IDEAS home Printed from https://ideas.repec.org/
MyIDEAS: Log in (now much improved!) to save this article

Accounting and international relations: Britain, Spain and the Asiento treaty

Listed author(s):
  • Carmona, Salvador
  • Donoso, Rafael
  • Walker, Stephen P.
Registered author(s):

    The boundaries between accounting and law are contingent on time-space intersections. Here, these margins are explored in the realm of international relations by focusing on the Asiento, an 18th century treaty granting Britain the monopoly to trade slaves with the Spanish American colonies. Although a relatively minor concern of treaty-makers, noncompliance with provisions of the Asiento by the South Sea Company placed accounting centre stage in conflicts between Britain and Spain. In combination with geo-strategic and domestic political circumstances, reporting failures exacerbated the commercial dispute between the two nations which culminated in war in 1739. The accounting provisions of the Asiento are examined by drawing on managerialist and realist theories of treaty compliance. It is shown that British noncompliance with accounting obligations under the treaty was driven by realist self-interest and the maximisation of material gain. Given that such motivations dominated behaviour attempts to manage noncompliance through the routine processes and structures of international politics proved unsuccessful. Managerial devices such as diplomatic exchanges over treaty ambiguity and securing greater informational transparency merely provided further opportunities for the pursuit of self-interest. It is suggested that divergent perceptions of the role of accounting in international relations stem from the unique political, legal, social and cultural configurations of nation states. The study highlights the limitations of accounting as an instrument of treaty verification. Its effectiveness in that capacity is diminished where there is no shared understanding of the significance, purpose, content and interpretation of accounting information.

    If you experience problems downloading a file, check if you have the proper application to view it first. In case of further problems read the IDEAS help page. Note that these files are not on the IDEAS site. Please be patient as the files may be large.

    File URL: http://www.sciencedirect.com/science/article/pii/S0361-3682(09)00078-6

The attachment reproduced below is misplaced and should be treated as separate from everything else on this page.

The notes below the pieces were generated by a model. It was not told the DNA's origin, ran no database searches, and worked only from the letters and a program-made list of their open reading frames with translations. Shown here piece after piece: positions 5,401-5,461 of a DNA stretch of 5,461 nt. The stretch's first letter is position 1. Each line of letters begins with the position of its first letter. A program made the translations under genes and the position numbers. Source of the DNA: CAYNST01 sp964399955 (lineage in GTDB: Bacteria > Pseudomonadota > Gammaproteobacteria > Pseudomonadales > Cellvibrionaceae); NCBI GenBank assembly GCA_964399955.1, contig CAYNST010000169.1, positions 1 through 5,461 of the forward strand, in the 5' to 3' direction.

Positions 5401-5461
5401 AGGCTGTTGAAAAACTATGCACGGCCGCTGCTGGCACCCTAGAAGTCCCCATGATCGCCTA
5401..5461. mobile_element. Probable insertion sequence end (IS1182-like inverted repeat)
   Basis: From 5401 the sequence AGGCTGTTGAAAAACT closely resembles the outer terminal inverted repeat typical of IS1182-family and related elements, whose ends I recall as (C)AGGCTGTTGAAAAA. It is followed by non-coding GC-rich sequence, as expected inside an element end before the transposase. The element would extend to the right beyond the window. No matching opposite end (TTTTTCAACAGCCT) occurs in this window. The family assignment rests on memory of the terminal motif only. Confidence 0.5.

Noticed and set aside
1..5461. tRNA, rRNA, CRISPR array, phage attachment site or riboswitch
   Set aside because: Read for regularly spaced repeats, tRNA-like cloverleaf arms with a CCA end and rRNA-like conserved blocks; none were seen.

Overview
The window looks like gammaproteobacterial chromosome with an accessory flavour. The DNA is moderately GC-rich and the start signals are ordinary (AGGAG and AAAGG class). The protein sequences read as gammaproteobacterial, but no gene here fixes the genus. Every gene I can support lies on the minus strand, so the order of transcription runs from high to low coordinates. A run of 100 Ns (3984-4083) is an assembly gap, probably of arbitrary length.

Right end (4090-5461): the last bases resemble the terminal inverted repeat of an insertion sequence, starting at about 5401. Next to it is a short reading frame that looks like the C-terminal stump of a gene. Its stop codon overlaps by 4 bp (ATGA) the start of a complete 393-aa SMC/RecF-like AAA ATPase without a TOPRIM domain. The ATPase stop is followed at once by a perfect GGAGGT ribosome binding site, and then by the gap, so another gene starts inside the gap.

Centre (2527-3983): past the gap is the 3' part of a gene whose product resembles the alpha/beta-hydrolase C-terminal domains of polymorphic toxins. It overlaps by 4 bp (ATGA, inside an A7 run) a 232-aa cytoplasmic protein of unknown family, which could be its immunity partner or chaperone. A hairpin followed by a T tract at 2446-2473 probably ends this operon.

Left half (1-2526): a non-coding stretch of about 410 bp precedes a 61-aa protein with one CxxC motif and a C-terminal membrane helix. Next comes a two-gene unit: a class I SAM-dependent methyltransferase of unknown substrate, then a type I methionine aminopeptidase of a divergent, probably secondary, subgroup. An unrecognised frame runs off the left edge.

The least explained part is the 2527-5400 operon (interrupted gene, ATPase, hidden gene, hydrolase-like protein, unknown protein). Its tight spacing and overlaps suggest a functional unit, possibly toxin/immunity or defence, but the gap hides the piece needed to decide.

Download Restriction: Full text for ScienceDirect subscribers only

    As the access to this document is restricted, you may want to look for a different version under "Related research" (further below) or search for a different version of it.

    Article provided by Elsevier in its journal Accounting, Organizations and Society.

    Volume (Year): 35 (2010)
    Issue (Month): 2 (February)
    Pages: 252-273

    as
    in new window

    Handle: RePEc:eee:aosoci:v:35:y:2010:i:2:p:252-273
    Contact details of provider: Web page: http://www.elsevier.com/locate/aos

    References listed on IDEAS
    Please report citation or reference errors to , or , if you are the registered author of the cited work, log in to your RePEc Author Service profile, click on "citations" and make appropriate adjustments.:

    as
    in new window


    1. Carmona, S. & Donoso, R., 2004. "Cost accounting in early regulated markets: The case of the Royal Soap Factory of Seville (1525-1692)," Journal of Accounting and Public Policy, Elsevier, vol. 23(2), pages 129-157.
    2. Downs, George W. & Rocke, David M. & Barsoom, Peter N., 1996. "Is the good news about compliance good news about cooperation?," International Organization, Cambridge University Press, vol. 50(03), pages 379-406, June.
    3. Walker, Stephen P. & Shackleton, Ken, 1995. "Corporatism and structural change in the British accountancy profession, 1930-1957," Accounting, Organizations and Society, Elsevier, vol. 20(6), pages 467-503, August.
    4. Keohane, Robert O., 1982. "The demand for international regimes," International Organization, Cambridge University Press, vol. 36(02), pages 325-355, March.
    5. Martens, S. C. & McEnroe, J. E., 1998. "Interprofessional conflict, accommodation, and the flow of capital: The ASB vs The securities industry and its lawyerS," Accounting, Organizations and Society, Elsevier, vol. 23(4), pages 361-376, May.